WASHINGTON - The following is a roundup of new products and services introduced by some of the 135 companies at the American Banker Association national bank card conference here this week.

Direct Data Systems of Hartland, Wis., a transaction terminal vendor, unveiled a merchant terminal called Des Cartes. It is the first machine in the United States that combines a printer, personal identification number keypad, and terminal and has the capacity to read smart cards.

Direct Data is offering the product in partnership with Paris-based Sinfa-Transtel.

A merchant might purchase three different machines at a total cost of $800 for the same services that Des Cartes offers at a price below $500. Additionally, Des Cartes' large memory can track shopper information, benefit-transfer transactions, cash management, and transactions that determine a consumer's insurance coverage.

"This combination of functions in one compact, affordable unit takes the clutter off the counter and tangle out of the cords," said Mike Malahy, president of Direct Data.

First Data Resources Inc. of Omaha, the leader in credit card processing, announced two debit card programs as well an "800"-number service it is offering in partnership with MCI Communications.

The debit programs will be available to banks by next January. The products - real-time balance and open-to-buy - are designed to reduce the risk of authorizing a sale for a cardholder who has insufficient funds. And both services protect a cardholder from being denied a purchase for the same reason.

Real-time balance gives banks immediate access to a cardholder's current balance. The issuer can update First Data's cardholder files any time.

Open-to-buy lets the issuer send First Data information on a customer's balance twice daily. Generally, those files are sent to First Data at the end of the issuer's nightly processing cycle.

Faster |800' Service

First Data and MCI announced a toll-free service called ResponseNet, which is designed to reduce the call transport time at the point of sale.

Calls made by merchants to traditional "800" numbers can take between 12 and 15 seconds to complete a transaction, but ResponseNet is expected to take nine seconds, about the same amount of time or faster than "950" numbers, which are known for their speed.

Some of First Data's largest clients will test the "800" number in the fourth quarter.

First Data also launched a joint initiative with MasterCard International to promote the association's debit product lines.

The program offers discounted card production rates for new issuers of MasterCard's Maestro and MasterCard Debit cards, as well as training for the financial institutions and promotions centered on MasterCard's sponsorship of the World Cup.

First Data had announced a similar program with Visa.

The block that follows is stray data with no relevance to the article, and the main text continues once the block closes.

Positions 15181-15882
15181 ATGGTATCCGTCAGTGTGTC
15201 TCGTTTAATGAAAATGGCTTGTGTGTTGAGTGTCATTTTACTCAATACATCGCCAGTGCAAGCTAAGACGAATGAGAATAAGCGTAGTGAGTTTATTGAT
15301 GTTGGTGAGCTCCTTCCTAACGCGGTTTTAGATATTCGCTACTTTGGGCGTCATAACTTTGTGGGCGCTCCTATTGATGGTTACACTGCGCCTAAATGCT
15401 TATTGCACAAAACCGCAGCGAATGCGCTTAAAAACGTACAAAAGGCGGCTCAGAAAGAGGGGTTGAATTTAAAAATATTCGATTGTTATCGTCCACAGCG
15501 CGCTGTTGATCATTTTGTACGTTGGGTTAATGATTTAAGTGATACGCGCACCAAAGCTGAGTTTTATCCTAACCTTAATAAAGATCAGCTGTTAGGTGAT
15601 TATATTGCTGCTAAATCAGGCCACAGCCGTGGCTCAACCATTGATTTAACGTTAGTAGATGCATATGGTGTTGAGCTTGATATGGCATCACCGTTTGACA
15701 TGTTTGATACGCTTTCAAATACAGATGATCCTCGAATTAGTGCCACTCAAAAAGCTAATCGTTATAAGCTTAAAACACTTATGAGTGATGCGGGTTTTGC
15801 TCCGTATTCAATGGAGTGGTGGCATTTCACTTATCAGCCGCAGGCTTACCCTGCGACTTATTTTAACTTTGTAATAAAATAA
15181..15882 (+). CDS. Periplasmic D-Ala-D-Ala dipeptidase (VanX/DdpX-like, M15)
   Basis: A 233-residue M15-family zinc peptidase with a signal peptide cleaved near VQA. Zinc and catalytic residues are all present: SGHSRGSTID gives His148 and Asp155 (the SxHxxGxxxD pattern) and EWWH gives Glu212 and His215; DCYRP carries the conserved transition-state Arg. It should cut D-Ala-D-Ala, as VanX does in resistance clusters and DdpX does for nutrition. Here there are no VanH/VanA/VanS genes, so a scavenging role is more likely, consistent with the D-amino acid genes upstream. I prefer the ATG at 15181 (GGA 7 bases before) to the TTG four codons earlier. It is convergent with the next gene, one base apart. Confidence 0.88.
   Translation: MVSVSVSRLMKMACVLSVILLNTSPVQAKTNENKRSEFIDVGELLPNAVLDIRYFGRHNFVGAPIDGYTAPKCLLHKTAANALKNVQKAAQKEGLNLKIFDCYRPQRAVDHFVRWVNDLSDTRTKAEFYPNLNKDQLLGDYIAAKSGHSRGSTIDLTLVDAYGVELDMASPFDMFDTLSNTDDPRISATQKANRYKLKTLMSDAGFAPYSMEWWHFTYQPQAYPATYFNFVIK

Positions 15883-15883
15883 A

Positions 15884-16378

Fair, Isaac & Co., San Rafael, Calif., the provider of risk management tools, and Trans Union, one of the major credit bureaus, announced a program called Reward, which helps issuers prioritize collection efforts.

Reward assigns a delinquent cardholder a score, based on the amount of money the customer is likely to repay. High-scoring accounts will probably repay more than lower-scoring accounts. The latter might be given to a lender's more experienced collectors, or outplaced.

"The score can be used to rank delinquencies just entering collections, so that lenders can effectarget collection efforts to those accounts with the largest amounts likely to be repaid," said Cheri St. John, senior project manager at Fair Isaac.

Sprint is the first carrier to offer a nationwide "950" number.

Merchants would still have access to Sprint's "800" service, but those who elect to use the "950" number will receive authorization quicker.

Dom DeAngelo, vice president of data product management for Washington-based Sprint, said: "None of Sprint's competitors can offer nationwide. |950' access, because for them it requires a costly computer hardware upgrade."

First Bankcard Systems, an Atlanta-based software company, introduced a customer service program that enables banks to track how each inquiry is handled from beginning to end.

"Service Builder provides a way in which an issuer can case manage every customer inquiry. For example, all mail and telephone correspondence between the bank and the cardholder would be logged into the system," said Mark Wingate, senior vice president at First Bankcard.

The software also allows supervisors to monitor service representatives. Service Builder handles disputes, inquiries, requests for copies, cardholder information, and credit limit increases.

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